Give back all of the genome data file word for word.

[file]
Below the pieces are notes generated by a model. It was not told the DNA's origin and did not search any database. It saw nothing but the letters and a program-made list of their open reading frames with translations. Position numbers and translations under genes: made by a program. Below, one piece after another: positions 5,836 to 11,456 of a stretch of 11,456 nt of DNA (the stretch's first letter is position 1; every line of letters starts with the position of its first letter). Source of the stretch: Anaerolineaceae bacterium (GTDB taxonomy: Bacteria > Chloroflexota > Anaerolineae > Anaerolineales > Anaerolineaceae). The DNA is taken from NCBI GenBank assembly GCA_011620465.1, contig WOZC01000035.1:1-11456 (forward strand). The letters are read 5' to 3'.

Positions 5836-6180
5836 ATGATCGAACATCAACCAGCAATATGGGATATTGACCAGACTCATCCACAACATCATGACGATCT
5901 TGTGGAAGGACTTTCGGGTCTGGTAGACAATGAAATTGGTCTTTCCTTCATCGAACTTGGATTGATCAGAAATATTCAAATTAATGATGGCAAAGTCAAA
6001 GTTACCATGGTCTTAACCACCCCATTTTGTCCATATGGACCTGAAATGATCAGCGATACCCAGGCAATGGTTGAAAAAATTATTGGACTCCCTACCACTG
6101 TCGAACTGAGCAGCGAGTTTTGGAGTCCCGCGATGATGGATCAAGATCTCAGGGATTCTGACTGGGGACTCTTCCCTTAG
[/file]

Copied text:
Below the pieces are notes generated by a model. It was not told the DNA's origin and did not search any database. It saw nothing but the letters and a program-made list of their open reading frames with translations. Position numbers and translations under genes: made by a program. Below, one piece after another: positions 5,836 to 11,456 of a stretch of 11,456 nt of DNA (the stretch's first letter is position 1; every line of letters starts with the position of its first letter). Source of the stretch: Anaerolineaceae bacterium (GTDB taxonomy: Bacteria > Chloroflexota > Anaerolineae > Anaerolineales > Anaerolineaceae). The DNA is taken from NCBI GenBank assembly GCA_011620465.1, contig WOZC01000035.1:1-11456 (forward strand). The letters are read 5' to 3'.

Positions 5836-6180
5836 ATGATCGAACATCAACCAGCAATATGGGATATTGACCAGACTCATCCACAACATCATGACGATCT
5901 TGTGGAAGGACTTTCGGGTCTGGTAGACAATGAAATTGGTCTTTCCTTCATCGAACTTGGATTGATCAGAAATATTCAAATTAATGATGGCAAAGTCAAA
6001 GTTACCATGGTCTTAACCACCCCATTTTGTCCATATGGACCTGAAATGATCAGCGATACCCAGGCAATGGTTGAAAAAATTATTGGACTCCCTACCACTG
6101 TCGAACTGAGCAGCGAGTTTTGGAGTCCCGCGATGATGGATCAAGATCTCAGGGATTCTGACTGGGGACTCTTCCCTTAG